Effective Strategies for Initiating Testing in a Legacy Codebase

Effective Strategies for Initiating Testing in a Legacy Codebase

3 July 2024 Stephan Petzl Leave a comment QA

Legacy codebases can be challenging to manage, especially when they lack proper testing frameworks and documentation. If you’re tasked with improving the quality of a large, unstructured codebase, it can be daunting to decide where to start. This guide aims to provide a structured approach to initiating testing in such environments, drawing on practical advice from experienced developers.

Deciding Where to Start

When you’re dealing with a large and complex codebase, the first step is to identify the areas that will provide the most value to the business. Here are some strategies to help you get started:

Business Priorities

  • Focus on Business-Critical Areas: Identify the modules or functionalities that are most important to the business. These are the areas where improvement will have the most significant impact.
  • Metrics Collection: Gather metrics before you start and continue to collect them as you progress. Automation can help keep these metrics current, serving as a constant guide and justification for your work.

Static and Dynamic Analysis

  • Static Analysis: Use tools like sloccount, lint, and complexity analyzers to identify problematic areas in the code. Look for high defect rates, above-average complexity, and high dependency modules.
  • Dynamic Analysis: Check which subroutines are most commonly called by examining log files or using code coverage tools. Testing these will likely have a higher impact.

Unit Testing vs. Automated GUI/CUI Testing

In legacy codebases, writing unit tests may be nearly impossible without major refactoring. Here are some considerations:

Unit Testing

  • Unit testing provides deep insights into the code but requires significant effort to refactor and remove dependencies.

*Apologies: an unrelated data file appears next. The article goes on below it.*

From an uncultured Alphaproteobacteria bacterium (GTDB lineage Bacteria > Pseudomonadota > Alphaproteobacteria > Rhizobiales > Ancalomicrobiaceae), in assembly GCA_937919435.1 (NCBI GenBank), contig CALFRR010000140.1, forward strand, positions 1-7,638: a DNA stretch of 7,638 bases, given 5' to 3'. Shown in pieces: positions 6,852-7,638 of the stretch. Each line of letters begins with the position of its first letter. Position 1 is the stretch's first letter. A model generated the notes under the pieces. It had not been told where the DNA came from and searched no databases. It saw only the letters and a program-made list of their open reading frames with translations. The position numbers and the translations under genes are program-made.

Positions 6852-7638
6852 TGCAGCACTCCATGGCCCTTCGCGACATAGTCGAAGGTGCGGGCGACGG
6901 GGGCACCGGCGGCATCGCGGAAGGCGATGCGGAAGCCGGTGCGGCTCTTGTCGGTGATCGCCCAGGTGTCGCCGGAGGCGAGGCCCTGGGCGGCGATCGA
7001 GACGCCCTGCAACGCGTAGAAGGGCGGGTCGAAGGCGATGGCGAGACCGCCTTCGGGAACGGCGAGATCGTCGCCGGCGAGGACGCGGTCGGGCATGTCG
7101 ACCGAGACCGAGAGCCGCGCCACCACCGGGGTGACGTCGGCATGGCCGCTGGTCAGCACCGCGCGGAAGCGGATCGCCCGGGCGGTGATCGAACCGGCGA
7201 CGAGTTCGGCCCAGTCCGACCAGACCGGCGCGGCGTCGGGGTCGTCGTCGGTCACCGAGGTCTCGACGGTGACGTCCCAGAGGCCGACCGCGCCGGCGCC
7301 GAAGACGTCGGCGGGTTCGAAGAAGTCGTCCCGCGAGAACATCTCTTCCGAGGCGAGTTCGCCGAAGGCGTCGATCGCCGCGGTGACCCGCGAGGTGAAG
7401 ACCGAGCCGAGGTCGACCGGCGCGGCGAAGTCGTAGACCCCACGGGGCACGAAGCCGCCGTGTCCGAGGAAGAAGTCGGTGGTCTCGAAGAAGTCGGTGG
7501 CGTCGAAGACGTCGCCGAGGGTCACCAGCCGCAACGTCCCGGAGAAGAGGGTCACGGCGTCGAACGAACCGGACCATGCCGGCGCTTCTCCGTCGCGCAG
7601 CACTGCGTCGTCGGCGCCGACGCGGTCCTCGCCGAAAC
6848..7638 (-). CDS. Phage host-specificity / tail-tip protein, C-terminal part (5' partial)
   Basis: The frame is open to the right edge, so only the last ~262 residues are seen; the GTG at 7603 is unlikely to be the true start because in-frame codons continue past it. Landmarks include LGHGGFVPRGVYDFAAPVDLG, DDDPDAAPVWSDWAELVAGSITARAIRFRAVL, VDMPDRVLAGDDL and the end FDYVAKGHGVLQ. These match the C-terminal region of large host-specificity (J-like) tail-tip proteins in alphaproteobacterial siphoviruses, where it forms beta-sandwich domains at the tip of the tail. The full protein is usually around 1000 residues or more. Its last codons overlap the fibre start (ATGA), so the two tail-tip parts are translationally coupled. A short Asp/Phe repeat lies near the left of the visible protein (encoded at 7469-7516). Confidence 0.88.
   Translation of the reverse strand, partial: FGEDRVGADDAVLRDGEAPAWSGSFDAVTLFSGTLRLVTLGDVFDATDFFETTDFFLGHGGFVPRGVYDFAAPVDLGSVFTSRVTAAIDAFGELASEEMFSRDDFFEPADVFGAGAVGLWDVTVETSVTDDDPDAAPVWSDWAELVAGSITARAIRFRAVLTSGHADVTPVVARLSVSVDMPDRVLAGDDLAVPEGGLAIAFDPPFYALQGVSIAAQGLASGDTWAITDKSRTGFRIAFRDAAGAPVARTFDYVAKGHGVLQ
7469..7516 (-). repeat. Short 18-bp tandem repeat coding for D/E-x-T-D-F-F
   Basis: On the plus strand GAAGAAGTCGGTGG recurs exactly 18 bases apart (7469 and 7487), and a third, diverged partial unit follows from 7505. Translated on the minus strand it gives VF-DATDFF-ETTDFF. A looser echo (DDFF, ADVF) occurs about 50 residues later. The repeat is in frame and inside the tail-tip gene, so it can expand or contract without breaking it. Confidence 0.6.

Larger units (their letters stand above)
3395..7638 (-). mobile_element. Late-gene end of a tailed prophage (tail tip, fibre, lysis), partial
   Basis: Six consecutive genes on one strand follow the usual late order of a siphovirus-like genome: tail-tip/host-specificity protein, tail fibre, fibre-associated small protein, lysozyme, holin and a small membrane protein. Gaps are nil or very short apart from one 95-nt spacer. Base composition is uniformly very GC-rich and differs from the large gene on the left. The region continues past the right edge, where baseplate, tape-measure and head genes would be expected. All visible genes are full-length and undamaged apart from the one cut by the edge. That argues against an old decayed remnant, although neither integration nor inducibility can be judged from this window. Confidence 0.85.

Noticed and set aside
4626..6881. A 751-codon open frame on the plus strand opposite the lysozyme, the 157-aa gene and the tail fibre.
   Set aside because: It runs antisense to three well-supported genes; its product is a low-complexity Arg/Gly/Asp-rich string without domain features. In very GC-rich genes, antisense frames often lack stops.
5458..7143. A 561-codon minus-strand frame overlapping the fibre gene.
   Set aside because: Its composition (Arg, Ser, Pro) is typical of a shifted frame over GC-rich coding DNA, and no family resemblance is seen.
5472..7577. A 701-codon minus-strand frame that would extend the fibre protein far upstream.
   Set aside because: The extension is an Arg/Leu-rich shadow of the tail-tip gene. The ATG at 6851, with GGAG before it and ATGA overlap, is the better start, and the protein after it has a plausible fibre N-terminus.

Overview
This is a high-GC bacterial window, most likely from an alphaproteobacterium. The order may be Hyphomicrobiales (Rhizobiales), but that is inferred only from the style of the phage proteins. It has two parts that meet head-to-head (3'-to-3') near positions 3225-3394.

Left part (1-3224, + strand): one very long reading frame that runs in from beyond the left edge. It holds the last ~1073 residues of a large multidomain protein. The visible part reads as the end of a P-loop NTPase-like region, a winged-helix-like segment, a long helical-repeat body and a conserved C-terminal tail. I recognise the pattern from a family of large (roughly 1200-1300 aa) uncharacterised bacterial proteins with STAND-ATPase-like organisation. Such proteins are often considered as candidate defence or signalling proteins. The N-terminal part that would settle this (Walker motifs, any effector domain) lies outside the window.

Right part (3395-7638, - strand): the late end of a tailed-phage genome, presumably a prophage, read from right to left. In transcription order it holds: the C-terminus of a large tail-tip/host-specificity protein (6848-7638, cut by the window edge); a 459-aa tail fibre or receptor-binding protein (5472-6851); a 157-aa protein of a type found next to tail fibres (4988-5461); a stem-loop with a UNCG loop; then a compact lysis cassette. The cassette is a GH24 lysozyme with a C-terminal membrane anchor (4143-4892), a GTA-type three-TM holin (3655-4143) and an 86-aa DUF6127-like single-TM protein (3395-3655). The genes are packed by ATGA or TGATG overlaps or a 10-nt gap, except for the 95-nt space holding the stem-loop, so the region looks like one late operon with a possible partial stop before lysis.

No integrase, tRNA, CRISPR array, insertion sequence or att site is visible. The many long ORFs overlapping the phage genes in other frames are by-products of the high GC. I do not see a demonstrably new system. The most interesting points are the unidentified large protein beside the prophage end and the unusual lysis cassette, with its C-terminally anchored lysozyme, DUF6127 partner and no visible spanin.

• If refactoring is feasible, tools like OEUnit (a unit testing framework for OpenEdge) can be beneficial.

Automated GUI/CUI Testing

  • Automated front-end tests are directly relevant to the end-user experience and can be developed without affecting the core engineering team.
  • These tests are often easier to implement and can provide immediate value by catching user-facing issues.

Developing a Testing Strategy

Once you’ve identified the areas to focus on and the type of tests to implement, it’s crucial to develop a comprehensive testing strategy. Here are some steps:


  • Rank Modules: Develop an analysis that ranks modules based on their importance to the business, defect rates, design quality, and number of dependencies.
  • Start Small: Begin with a basic test to move from zero tests to an incomplete set that can be improved upon.


  • Automate Builds: Ensure that your build process is automated and integrates with your source control system.
  • Incremental Testing: Write one test at a time, starting with simple tests and gradually increasing complexity.


Initiating testing in a legacy codebase is a challenging but rewarding endeavor. By prioritizing business-critical areas, leveraging static and dynamic analysis tools, and developing a comprehensive testing strategy, you can significantly improve the quality and maintainability of your codebase.

For those looking to streamline their testing processes without extensive coding, consider using tools like Repeato. Repeato is a no-code test automation tool for iOS and Android that leverages computer vision and AI to create, run, and maintain automated tests quickly and efficiently. It’s particularly useful for quality assurance teams looking to implement automated testing without the need for extensive coding knowledge.

Like this article? there’s more where that came from!